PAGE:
Now, let’s read other verses, to show you that we can learn much more from a universal understanding of them, and not just rely on the historically specific event. In Sura 49, for example, verses 4, and 5, we read:

“As for those who call on you from outside the walls, most of them do not understand. Had they been patient until you came out to them, it would have been better for them. God is Forgiver, Most Merciful.”

Now, the historically specific event is well known for this verse. A group of people mocked Muhammad by yelling from outside his house, while Muhammad was inside, and these verses were revealed as a response to that. However, that was only a minor reason for that revelation, but it was not the whole reason for the revelation. And it is very clear here in this verse, that Muhammad is not mentioned, that specific historical event is not mentioned. The verses talk about a general universal case which applies to all messengers, and actually very often to most believers, and actually even more today, because in the past people would rarely call people from outside of the wall, but today, we can be called always from outside the walls with telephones and internet. That’s what telephones are – a call from outside of walls. So, this is actually sort of a prediction about the discovery of telephones and internet – a call from outside of the walls. So, let me read the verse again, and see what they say universally:

“As for those who call on you from outside the walls (through internet, with messages, phone calls and so on), most of them do not understand. Had they been patient until you came out to them, it would have been better for them. God is Forgiver, Most Merciful.”

And this is true. Most people who contact Alban Fejza don’t understand. Alban Fejza gets about twice as many messages from non-submitters or haters than from the believers or submitters whom he likes and respects. Usually, those ignorant messages come from people with anonymous names, but those messages do come. And by the way, whenever we receive messages which might show lack of understanding from someone within us, then we immediately should realize that we haven’t strived enough against those outside of us, because the rule is that most of the messages a believer receives should be from people who don’t understand. So, if you don’t receive messages at work, or from clients, or from religious opponents, from people who don’t understand, then you are pretty much left with messages from within us, and most of them then will be misunderstood messages. So, the moral of the story is that the only way for us to stop misunderstanding each other in our communication through internet is to strive against outsiders. So, an internally focused community causes disputes and misunderstandings. We should focus our energy against the outsiders, so we don’t end up having bad feelings against each other.

Now, let’s take another example of a verse which is unnecessarily narrowed down to a specific historical event, when the meaning of the verse is clearly more universal. For example, verse 2:108 says,

“Do you wish to demand of your messenger what was demanded of Moses in the past? Anyone who chooses disbelief, instead of belief, has truly strayed off the right path.”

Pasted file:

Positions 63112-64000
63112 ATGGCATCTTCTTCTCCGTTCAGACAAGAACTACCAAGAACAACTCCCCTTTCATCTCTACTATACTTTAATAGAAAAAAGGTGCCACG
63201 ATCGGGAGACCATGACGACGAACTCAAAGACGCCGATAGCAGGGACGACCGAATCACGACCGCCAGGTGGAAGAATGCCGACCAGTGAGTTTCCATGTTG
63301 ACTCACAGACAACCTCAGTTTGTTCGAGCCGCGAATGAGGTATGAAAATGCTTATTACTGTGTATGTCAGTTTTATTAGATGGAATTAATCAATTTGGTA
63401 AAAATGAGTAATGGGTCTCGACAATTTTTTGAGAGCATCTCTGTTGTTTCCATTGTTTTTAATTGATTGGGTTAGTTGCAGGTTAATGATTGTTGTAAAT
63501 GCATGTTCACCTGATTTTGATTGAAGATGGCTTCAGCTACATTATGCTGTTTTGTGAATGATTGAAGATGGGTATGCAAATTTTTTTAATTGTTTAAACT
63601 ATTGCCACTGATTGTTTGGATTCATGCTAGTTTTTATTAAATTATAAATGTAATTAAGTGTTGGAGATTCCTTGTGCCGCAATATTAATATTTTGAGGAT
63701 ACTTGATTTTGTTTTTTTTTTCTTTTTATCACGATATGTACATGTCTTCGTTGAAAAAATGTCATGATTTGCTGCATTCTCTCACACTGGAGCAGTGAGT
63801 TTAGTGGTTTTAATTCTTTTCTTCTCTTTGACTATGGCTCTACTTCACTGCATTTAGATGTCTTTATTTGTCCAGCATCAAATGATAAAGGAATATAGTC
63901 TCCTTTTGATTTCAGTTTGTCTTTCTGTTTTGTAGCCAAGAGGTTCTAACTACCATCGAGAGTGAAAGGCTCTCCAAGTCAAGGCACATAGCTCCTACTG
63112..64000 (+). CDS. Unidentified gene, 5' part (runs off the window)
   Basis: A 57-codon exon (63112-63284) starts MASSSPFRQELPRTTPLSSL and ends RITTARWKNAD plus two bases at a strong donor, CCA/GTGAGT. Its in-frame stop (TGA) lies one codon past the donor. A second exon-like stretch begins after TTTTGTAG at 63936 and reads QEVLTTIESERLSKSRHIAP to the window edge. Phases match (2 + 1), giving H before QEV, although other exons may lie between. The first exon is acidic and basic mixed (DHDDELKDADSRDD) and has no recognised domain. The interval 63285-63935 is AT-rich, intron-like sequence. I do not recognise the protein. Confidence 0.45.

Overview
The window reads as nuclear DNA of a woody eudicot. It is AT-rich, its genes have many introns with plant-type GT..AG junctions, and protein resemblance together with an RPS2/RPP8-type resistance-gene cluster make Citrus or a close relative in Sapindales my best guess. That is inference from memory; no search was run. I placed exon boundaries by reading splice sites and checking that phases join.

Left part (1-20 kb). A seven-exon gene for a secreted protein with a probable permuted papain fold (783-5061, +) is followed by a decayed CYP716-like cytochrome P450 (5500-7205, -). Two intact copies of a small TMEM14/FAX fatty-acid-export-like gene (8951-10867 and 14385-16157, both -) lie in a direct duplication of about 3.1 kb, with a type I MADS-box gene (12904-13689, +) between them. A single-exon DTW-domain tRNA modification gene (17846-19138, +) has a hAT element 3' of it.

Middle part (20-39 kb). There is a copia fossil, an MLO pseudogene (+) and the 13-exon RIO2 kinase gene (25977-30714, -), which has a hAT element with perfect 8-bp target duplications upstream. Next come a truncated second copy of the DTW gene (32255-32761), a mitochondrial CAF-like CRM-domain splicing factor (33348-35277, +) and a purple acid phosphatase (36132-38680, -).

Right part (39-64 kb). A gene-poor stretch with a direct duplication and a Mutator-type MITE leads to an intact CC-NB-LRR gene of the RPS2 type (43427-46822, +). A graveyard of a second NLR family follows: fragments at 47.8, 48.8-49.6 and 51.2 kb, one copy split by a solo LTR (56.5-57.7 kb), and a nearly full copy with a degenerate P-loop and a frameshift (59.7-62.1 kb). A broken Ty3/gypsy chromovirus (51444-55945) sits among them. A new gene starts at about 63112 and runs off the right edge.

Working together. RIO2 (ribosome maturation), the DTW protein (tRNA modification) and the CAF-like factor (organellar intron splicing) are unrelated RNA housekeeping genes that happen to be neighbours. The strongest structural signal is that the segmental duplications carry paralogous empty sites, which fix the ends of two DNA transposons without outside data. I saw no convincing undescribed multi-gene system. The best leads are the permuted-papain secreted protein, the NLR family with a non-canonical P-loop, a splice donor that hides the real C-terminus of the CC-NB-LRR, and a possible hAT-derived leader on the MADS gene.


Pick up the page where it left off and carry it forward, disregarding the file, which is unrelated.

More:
Now, the Muhamedans will insist that here it is talking about Muhammad, based on a certain specific historical event which they might have heard, and the half-submitters will insist that it is talking about Rashad Khalifa, but the reality is that this verse universally talks about any messenger who is sent from the time this verse was revealed until the End of the World. Why do people see the need to narrow it down to a specific messenger? It’s not mentioning the names or the characteristics of any specific messenger. It applies universally to any of them. Now, we have to be careful, of course, because some of the historical stories of the Quran can not be read as universal stories, because they simply are not, or they might be only partially universal. So, let’s take an example where the story seems like it might be universal, but then once you read the whole Sura, you realize that it is only partially universal. For example, Sura 105 says,

“Have you noted how your Lord dealt with the cohabiters of the elephant? Did He not cause their plans to fail?”

Now, this part of the Sura is actually quite universal, despite the fact that the story of the people of the elephant is a well-known story which happened during the year when Muhammad was born. The king of Ethiopia wanted to occupy Mecca with an elephant, but his plan backfired. However, these two verses do not claim to refer specifically to that event. The verses only say that the cohabiters of the elephant ended up with failed plans. Now, if we understand this universally, this would mean that the people of the past who cohabited with elephants across any time, they ended up with failed plans, they did not have their plans realized. And when your plans are not realized, you generally remain poor. This means that regions where elephants live are generally poor across history. So, let’s check this. Here is a world map which shows where the elephants live:


And now here is a map which shows world poverty:

Can you see the very high correlation? And this high correlation is true across history. For example, in the past one type of elephant was the mammoth.

It does not exist today, but that type of elephant lived in the northern regions of the world where Canada, Russia and Europe are today: